The paper stated that "hostile forces in and outside China, especially separatists, religious extremists, and terrorists, have tried to split China and break it apart by distorting history and facts." It also mentioned that Xinjiang has been a part of China since the third century Han Dynasty and the Uighur culture had developed in China over the years by the integration between the Uighurs and the other communities, also mentioning that Islam was not the inherent and sole belief system of the Uighurs and was imposed on them due to expansion of the Arab empire and that "theocracy" and "religious supremacism" needed to be opposed. “Hostile foreign forces and separatist, religious extremist and terrorist forces that have colluded to distort history…will be cast aside by history and the people,” it said.
Authorities in Xinjiang are forcing Uighurs, Kazakhs, and other Muslim communities to remove all Muslim signage and symbols from their homes to root out 'religious extremism'. They have demolished Uighur cemeteries and constructed Burial Management Centre in their place in an attempt to wipe out the Uighur way of burial. At many places where cemeteries existed earlier, there exist high-rise buildings now. The official reason is that of development and infrastructural progress.
The reaction of the International Community
China was called out by 22 nations at the United Nations Human Rights Council and was urged to stop the unlawful detention of Uighur Muslims in Xinjiang. In an unprecedented letter dated 10th July 2019, ambassadors from 22 countries voiced concerns over “large-scale places of detention, as well as widespread surveillance and restrictions, particularly targeting Uighurs and other minorities in Xinjiang”.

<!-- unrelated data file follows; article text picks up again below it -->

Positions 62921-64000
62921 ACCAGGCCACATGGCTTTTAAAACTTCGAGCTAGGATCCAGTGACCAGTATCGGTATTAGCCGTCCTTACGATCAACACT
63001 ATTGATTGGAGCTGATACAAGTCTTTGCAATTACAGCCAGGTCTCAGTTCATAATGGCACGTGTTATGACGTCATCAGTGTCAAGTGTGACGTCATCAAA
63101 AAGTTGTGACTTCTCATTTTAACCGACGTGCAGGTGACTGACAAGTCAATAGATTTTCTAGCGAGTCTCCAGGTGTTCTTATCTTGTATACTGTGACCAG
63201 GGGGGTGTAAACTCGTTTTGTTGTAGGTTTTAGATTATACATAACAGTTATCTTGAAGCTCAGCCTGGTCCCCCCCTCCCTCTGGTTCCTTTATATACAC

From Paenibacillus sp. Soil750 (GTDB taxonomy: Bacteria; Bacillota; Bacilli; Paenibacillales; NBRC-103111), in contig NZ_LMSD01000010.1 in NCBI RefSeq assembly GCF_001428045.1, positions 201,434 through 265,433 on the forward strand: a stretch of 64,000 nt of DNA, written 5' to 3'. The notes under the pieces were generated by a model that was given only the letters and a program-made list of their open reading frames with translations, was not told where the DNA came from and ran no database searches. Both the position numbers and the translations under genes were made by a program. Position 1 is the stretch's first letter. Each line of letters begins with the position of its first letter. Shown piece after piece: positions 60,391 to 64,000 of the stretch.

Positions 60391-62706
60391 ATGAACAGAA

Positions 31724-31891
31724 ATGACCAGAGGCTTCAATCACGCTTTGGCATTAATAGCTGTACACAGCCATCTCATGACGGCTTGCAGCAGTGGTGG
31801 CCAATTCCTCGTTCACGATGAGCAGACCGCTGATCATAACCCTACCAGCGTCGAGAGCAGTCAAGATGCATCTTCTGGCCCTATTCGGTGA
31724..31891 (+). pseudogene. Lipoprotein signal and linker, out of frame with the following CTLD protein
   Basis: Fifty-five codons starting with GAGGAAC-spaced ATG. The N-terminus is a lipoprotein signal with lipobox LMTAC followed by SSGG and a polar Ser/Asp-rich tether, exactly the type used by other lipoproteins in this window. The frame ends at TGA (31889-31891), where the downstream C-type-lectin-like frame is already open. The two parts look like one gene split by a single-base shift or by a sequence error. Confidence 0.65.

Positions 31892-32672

The letter urged China to maintain a certain level of human rights being a member of the UNHRC, “We call on China to uphold its national laws and international obligations and to respect human rights and fundamental freedoms, including freedom of religion or belief in Xinjiang and across China,” the letter said. “We call also on China to refrain from the arbitrary detention and restrictions on freedom of movement of Uighurs, and other Muslim and minority communities in Xinjiang” was also stated.
The letter also asked China to allow access to international experts like Michelle Bachelet, the UN High Commissioner for human rights. However, the Vice Governor of Xinjiang responded to this international condemnation by calling these camps vocational centers which had helped "save" people from radical extremist Islamic thought.